“On the EMS side, we had a record-breaking year, with 3,072 calls. Neighboring fire companies assisted by responding,” he said.

There were more than 6,300 personnel rides on calls, with two on each, and 97,000 miles were traveled, carrying 3,177 patients.

None of the statistics include meetings or training, Gum said.

“Our volunteers are doing a great job. You’re in great hands. The biggest issue is getting out in a timely manner,” he said, because heavy traffic in Millsboro causes delays.

Gum also announced that Fire Chief Emeritus Norman Batchelor had died on Dec. 13.

He served 65 years with the Millsboro fire company, serving in positions including fire chief and president, field instructor for the Delaware State Fire School and parliamentarian of the Sussex County Fireman’s Association, according to his obituary.

He was appointed fire chief emeritus and presented with the Ned Carey Award as Fireman of the Year in 2009. He received a Lifetime Achievement award in 2014 for his 60 years of service. There was a special procession with police escort at his funeral.

“We do mourn the loss of Norman. He was a great mentor for us and everybody else,” Gum said.

 

Monthly police update

 

Millsboro Police Chief Brian Calloway, during his monthly report to the town council, said officers enjoyed singing Christmas carols at Atlantic Shores Rehab & Health Center with Millsboro Middle School students.

“It truly is an event I look forward to every year. At the end, we are all so grateful we did it,” Calloway said.

He announced that the annual Whiskers for Wishes initiative, to raise money for families in need at Christmas, garnered more than $8,000 this year. Three years ago, the intake was $1,200.

“I just want to express our gratitude for this, buying into this program. It has become bigger than I would have ever imagined. … We were able to provide Christmas for many families,” he said.

Male town employees and police officers who participate in the initiative may grow beards during the period, during which donations are accepted.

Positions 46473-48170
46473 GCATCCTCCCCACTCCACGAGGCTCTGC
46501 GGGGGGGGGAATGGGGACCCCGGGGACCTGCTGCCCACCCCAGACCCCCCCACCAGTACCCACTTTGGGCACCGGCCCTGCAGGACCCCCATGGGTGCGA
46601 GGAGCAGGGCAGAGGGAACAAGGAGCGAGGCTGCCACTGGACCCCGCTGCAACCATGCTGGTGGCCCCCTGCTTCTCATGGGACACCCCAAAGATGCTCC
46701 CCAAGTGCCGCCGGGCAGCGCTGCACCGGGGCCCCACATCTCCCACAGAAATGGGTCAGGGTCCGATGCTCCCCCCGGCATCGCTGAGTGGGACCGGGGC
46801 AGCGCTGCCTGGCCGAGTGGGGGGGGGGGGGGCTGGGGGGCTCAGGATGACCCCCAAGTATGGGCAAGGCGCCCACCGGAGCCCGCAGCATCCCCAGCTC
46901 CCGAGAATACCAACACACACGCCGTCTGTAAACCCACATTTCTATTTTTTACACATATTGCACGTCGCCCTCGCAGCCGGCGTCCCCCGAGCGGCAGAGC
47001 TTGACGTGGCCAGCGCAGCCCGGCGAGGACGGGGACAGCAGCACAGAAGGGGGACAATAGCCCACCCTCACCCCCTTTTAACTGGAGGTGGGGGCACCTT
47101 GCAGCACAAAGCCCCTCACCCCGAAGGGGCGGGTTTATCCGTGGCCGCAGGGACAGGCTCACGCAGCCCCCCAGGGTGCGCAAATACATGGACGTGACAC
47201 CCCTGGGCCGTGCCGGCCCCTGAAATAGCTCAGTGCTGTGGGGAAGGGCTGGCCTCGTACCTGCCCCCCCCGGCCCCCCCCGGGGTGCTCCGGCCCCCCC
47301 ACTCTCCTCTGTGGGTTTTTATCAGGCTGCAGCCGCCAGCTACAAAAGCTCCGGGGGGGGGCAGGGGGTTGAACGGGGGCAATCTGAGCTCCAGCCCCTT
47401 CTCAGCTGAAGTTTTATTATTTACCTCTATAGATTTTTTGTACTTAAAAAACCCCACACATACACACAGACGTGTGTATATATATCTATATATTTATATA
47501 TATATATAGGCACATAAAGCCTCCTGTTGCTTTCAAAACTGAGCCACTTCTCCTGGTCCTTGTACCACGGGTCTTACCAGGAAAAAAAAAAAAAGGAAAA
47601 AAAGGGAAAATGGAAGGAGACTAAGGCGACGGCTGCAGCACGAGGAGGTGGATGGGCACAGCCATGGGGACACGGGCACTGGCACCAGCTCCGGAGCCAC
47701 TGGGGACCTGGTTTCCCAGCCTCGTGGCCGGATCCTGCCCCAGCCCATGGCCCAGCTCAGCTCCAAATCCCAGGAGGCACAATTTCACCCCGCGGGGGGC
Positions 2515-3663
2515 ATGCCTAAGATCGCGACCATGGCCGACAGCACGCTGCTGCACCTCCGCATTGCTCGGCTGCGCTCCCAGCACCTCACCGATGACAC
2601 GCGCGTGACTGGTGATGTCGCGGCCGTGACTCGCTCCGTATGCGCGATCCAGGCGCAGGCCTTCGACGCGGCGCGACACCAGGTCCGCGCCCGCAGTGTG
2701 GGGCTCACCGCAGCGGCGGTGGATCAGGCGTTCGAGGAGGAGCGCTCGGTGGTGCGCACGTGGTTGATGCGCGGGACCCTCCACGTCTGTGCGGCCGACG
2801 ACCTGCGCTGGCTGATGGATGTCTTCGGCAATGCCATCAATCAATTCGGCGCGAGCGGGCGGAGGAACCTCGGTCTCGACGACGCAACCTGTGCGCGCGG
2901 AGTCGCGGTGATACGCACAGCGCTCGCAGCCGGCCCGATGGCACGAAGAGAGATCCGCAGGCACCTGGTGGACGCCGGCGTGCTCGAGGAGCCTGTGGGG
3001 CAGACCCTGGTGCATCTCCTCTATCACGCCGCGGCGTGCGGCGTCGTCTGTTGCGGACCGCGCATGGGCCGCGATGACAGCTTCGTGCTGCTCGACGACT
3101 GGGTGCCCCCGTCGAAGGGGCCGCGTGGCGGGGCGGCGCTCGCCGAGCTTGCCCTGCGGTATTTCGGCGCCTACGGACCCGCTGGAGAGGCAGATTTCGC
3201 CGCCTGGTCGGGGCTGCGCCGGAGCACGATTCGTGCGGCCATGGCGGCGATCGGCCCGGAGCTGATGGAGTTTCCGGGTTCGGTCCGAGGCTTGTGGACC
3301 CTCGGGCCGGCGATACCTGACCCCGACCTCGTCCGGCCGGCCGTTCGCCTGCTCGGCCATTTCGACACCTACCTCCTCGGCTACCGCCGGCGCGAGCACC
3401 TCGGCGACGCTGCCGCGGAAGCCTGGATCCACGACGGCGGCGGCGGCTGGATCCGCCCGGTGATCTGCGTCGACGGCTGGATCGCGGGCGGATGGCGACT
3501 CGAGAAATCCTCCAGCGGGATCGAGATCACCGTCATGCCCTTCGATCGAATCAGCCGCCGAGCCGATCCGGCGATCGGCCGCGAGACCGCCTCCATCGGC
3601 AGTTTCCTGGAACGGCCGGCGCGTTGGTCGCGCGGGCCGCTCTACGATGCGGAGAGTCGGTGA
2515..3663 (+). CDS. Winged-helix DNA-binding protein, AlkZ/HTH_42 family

Dog park nears opening day

 

Millsboro’s new dog park, on Wilson Highway, is coming along nicely, Millsboro Assistant Town Manager Jamie Burk said at the town council meeting.

A pump station was placed on the property, and the fencing company will begin installation once grading is completed, he said.

Hudson said the site was selected because Wilson Highway is town-maintained.

“There was no need to get a state permit, which would have cost tens of thousands of dollars. It’s more cost effective for the Town,” Hudson said.

 

Executive-order action tabled

 

The town council agreed to table a decision concerning the Trump Administration’s executive order that requires municipalities to submit letters of consent if they are willing “to have refugees settle within town limits.”

The executive order allows state and local leaders to block refugees.

Councilman James Kells asked about the definition of a refugee, but Town Solicitor Mary Schrider-Fox said that, while there is a legal definition, she hadn’t been asked to provide that information.

Council members discussed the deadline for sending the letter as being Dec. 24, 2019, but Town Manager Sheldon Hudson said that taking no action was also an acceptable response.

According to news reports, Delaware Gov. John Carney, in a letter to U.S. Secretary of State Mike Pompeo, agreed to accept refugees, stating, “Our country has historically been a refuge of safe harbor for those fleeing war-torn countries, violence, and political persecution. We should continue to stand as a beacon of hope and freedom for people around the world. In that spirit, as Delawareans, we are proud to do our part, and continue to accept the resettlement of refugees.”

 

By Susan Canfora
Staff Reporter